'Untrue statements' anger over work to make H5N1 bird-flu virus MORE dangerous to humans

Coalition of leading scientists claim ferret experiments could lead to a pandemic

Science Editor

Some of the world's most eminent scientists have severely criticised the arguments used by some influenza researchers who are trying to make the H5N1 bird-flu virus more dangerous to humans by repeatedly infecting laboratory ferrets.

More than 50 senior scientists from 14 countries, including three Nobel laureates and several fellows of the Royal Society, have written to the European Commission denouncing claims that the ferret experiments are necessary for the development of new flu vaccines and anti-viral drugs.

They also said it is "untrue" to state that the new mutations in the laboratory strain of H5N1, which have enabled the bird-flu virus to be airborne transmissible between ferrets and, potentially, people, have already been seen in nature.

The letter signed by 56 eminent scientists, many of whom are national science academicians, was designed to correct "misstatements" made by the president of the European Society of Virology, Professor Giorgio Palu, who they claim made "incorrect" assertions about the need to carry out the research in an earlier letter he had sent to the Commission.

The ferret research is being carried out by Ron Fouchier and colleagues at the Erasmus Medical Centre in Rotterdam. He has been involved in a legal dispute with the Dutch government which has insisted that he needs an export licence before his H5N1 work is published in a scientific journal.

The Dutch government claimed that the work to study the mutations needed to make H5N1 airborne transmissible between ferrets or people has a possible dual civil-military function and could be misused by bioterrorists. Meanwhile, Dr Fouchier has argued that an export licence hampers his academic freedom to publish the results of his experiments in the open scientific literature.

Professor Palu wrote to the president of the European Commission in October to lobby for a change to the EU regulations covering export licences on behalf of Dr Fouchier, arguing that the Dutch scientist has already suffered from bureaucratic delays that have enabled other researchers in the US to publish before him and so claim priority.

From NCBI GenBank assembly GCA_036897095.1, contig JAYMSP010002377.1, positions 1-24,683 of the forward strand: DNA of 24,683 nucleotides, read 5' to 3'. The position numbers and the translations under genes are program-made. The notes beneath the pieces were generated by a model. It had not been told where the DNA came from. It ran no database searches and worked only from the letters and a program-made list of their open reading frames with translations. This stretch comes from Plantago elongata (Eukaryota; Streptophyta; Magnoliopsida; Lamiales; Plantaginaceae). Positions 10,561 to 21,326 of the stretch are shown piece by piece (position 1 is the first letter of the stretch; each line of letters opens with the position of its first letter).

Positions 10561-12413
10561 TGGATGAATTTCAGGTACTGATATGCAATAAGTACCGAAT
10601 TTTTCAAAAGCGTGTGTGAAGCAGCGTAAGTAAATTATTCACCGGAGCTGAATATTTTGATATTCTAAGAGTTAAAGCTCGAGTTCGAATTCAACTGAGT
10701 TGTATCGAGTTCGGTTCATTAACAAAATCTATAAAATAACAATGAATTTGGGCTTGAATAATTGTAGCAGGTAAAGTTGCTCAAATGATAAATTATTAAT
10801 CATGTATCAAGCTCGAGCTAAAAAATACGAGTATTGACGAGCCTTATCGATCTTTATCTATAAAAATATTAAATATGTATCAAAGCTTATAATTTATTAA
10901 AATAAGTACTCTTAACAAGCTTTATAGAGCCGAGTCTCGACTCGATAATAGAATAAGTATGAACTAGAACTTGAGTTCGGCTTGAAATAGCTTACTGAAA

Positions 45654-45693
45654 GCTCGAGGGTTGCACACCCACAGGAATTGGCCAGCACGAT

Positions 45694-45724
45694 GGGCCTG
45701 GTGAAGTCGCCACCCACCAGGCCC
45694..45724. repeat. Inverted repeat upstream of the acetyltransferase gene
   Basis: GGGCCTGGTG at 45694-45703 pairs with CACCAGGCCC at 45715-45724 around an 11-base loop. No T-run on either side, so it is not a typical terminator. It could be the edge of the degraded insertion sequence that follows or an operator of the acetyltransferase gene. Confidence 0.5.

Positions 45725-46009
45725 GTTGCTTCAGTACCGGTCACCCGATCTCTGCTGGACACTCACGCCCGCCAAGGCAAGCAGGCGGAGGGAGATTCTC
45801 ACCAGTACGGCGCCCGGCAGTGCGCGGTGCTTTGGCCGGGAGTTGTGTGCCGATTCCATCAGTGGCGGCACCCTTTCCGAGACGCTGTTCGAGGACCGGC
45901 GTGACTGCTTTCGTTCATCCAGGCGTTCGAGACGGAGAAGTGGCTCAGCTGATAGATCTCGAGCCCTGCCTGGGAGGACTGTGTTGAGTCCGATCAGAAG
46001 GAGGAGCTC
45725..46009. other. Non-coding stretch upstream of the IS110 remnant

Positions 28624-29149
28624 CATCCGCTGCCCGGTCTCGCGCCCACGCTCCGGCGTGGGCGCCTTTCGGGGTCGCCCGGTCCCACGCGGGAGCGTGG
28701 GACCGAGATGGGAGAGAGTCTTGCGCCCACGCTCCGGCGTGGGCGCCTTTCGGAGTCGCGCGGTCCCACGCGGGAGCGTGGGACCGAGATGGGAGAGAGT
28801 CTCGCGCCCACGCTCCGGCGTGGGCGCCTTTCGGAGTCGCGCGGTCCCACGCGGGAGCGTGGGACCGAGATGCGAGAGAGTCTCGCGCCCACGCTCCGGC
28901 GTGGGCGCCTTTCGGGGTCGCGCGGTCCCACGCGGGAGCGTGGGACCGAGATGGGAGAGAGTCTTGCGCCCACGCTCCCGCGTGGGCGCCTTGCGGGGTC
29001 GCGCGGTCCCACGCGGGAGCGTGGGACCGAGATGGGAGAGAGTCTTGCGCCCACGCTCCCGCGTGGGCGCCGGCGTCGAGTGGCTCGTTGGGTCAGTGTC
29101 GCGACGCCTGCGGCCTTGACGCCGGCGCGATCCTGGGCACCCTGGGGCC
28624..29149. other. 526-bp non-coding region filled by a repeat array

Professor Palu said that Dr Fouchier's "gain of function" experiments are designed to see what kind of mutations are necessary to enable the bird-flu virus to be transmissible between mammals in order to make better vaccines and drugs, and that these mutations have already been seen in nature.

"It has to be mentioned that, in this specific case, the 'gain of function' was used to reproduce what nature already selected (as demonstrated by sequencing of field mutants) with the variation that the aim of the study was to predict/anticipate biological evolution and to provide us with critical information to specify preventive and therapeutic measures," Professor Palu wrote.

However, the letter from the 56 scientists, including Lord May of Oxford, a former government chief scientist, states that this assertion is wrong and gives a false impression about the medical need to undertake such dangerous research.

"The sole purpose of the experiments in question was to generate H5N1 viruses that could be transmitted between mammals as readily as seasonable flu via respiratory droplets ie coughing and sneezing," the letter says.

"Despite intensive field surveillance conducted by national health authorities, government agencies, local and regional disease surveillance networks in Southeast Asia and elsewhere over a period of 16 years, there is no evidence that efficiently mammalian transmissible H5N1 viruses have ever emerged naturally in the wild," it says.

"In summary, the statement that 'gain of function' was used to reproduce 'what nature already selected (as demonstrated by sequencing of field mutants)' is simply untrue," it adds.

The signatories of the letter, who include eminent virologists, microbiologists and vaccine experts, as well as Nobel laureates Sir Richard Roberts, Harald zur Hausen and Richard Ernst, warned that there is a serious risk of an accidental release of a pandemic H5N1 virus from laboratories undertaking such research.

"The potential for accidental release of a hazardous pathogen is real, not hypothetical, as demonstrated by an alarming increase in the number of potential and actual release events in laboratories working with high-threat pathogens," they say.

"We are in a situation where the probabilities of a laboratory accident that leads to global spread of an escaped mutated virus are small but finite, while the impact of global spread could be catastrophic," they add.

Professor Palu was unavailable for comment.

Start your day with The Independent, sign up for daily news emails
ebooks
ebooksA special investigation by Andy McSmith
Voices